The three former committer members are also agreed that whether or not the UK economy ‘triple dips’ into recession later this year is irrelevant. “I just think we’re flatlining,” says Wadhwani. “Whether we get a couple of negative quarters [of growth] is neither here nor there… the fact is we’re just not growing enough.”
According to Posen, “the economy should be recovering at 2%-plus and we’re going to be well below that for at least another year or two even if we avoid a triple dip”.
Blanchflower isn’t optimistic. “There is no evidence that you’re going to see any growth at all by 2015. Osborne and Cameron believe these OBR [Office for Budget Responsibility] and MPC forecasts, which are bullshit.”
The debate over whether or not Britain is on the verge of a Japanese-style 'lost decade' of prolonged economic stagnation, says Blanchflower, is over: “We’re in one already.” Wadhwani agrees: “The numbers are in… we are halfway through a lost decade.”
Blanchflower notes that in “the 1930s, lost output was restored after 48 months; we’re now 65 months in and we’ve only restored half the level of [lost] output”.
Posen highlights the long-term damage being done to the British economy through “hysteresis”: "When you have young people out of work for long periods of time they have a much harder time getting back into work, their skills erode, and their attractiveness to employers takes a lasting hit. Even those who do get back into work generally have permanently lower incomes than they would have had without a long-term stay in unemployment.”
As with Japan in the 1990s, he argues, Osborne’s embrace of austerity is “taking a normal recession and making it longer and worse than it has to be”.
There is, however, another way. Posen, who sits on the panel of economic advisers to the United States Congressional Budget Office (CBO), contrasts the Cameron/Osborne plan in the UK with the Barack Obama plan in the US: “There is no frontloaded austerity [in the United States]… It’s spread out over many more years than the Cameron and Osborne plan ever was. It’s far more balanced between tax increases and spending cuts and more public investment-friendly than the Osborne plan.” And austerity in America is being implemented, adds Posen, “after [the Obama administration] did the stimulus and [after the US economy] had recovered”.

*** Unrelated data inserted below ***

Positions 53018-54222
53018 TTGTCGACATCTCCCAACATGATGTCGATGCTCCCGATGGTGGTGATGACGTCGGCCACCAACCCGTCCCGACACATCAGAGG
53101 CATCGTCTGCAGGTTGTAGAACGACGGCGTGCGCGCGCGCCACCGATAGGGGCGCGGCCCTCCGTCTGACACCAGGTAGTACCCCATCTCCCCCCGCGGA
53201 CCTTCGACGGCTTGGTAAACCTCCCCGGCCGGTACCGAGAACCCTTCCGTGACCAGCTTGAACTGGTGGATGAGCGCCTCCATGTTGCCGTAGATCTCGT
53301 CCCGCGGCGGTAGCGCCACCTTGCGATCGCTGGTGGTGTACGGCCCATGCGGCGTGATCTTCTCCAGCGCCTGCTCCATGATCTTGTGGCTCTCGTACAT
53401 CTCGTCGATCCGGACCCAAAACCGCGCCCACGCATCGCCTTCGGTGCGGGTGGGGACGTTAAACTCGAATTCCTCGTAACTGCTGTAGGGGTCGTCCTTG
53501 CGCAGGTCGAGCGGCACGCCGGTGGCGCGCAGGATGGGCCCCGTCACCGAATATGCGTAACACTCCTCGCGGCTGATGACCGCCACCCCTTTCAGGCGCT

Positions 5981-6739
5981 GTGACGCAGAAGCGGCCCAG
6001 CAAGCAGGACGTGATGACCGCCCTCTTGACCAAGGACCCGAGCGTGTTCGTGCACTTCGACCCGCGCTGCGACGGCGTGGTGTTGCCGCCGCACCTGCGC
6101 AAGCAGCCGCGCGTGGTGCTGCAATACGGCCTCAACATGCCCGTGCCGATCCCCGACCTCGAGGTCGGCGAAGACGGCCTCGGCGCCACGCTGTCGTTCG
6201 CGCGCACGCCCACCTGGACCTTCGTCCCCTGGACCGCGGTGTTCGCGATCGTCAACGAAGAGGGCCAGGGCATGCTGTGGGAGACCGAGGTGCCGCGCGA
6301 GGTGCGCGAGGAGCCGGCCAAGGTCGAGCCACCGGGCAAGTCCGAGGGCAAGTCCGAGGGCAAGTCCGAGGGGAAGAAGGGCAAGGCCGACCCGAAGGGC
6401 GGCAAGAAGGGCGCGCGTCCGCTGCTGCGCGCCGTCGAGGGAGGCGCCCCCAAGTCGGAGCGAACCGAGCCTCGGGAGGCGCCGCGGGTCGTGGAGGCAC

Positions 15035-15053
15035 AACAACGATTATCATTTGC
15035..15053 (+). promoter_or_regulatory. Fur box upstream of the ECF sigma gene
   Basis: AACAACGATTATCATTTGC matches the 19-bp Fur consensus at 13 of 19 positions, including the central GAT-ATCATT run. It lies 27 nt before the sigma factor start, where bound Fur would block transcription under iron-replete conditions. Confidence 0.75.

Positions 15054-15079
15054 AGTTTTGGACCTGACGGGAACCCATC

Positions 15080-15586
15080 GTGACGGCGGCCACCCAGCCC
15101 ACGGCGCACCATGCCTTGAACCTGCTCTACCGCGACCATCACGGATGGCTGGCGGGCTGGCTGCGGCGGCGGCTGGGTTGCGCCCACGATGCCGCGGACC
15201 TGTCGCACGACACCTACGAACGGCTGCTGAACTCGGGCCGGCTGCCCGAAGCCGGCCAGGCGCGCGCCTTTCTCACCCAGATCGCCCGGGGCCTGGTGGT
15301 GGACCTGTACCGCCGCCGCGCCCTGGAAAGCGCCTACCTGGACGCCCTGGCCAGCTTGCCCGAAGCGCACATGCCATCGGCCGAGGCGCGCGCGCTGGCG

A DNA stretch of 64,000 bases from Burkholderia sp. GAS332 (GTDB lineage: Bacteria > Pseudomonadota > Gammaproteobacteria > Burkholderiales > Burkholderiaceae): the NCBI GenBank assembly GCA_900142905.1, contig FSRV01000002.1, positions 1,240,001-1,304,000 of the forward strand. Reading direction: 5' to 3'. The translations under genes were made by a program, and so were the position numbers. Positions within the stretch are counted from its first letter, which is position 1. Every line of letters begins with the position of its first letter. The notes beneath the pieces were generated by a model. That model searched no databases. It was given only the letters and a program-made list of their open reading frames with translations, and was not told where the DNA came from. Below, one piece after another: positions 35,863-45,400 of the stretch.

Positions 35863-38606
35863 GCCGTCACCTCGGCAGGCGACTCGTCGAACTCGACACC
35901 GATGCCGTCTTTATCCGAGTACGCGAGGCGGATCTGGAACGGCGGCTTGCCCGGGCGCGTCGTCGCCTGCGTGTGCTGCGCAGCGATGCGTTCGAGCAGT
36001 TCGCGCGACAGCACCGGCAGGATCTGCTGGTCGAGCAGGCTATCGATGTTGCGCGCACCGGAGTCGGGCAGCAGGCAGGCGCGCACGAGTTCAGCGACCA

Will Wednesday’s Budget make a significant difference to the state of the UK economy and the prospects for growth? Is it, in the words of former Tory party deputy chairman Lord Ashcroft, “one of the last big changes Osborne will have” to turn things around, ahead of the next general election in 2015?
The prognosis from this particular trio of ex-MPC members is pretty gloomy. “They can make things much worse or they can make things somewhat better,” says Posen. “The longer they keep repeating the mistakes the worse it’s going to get… It’s not do or die but they can do an awful lot of harm if they don’t fix their Budget plans.”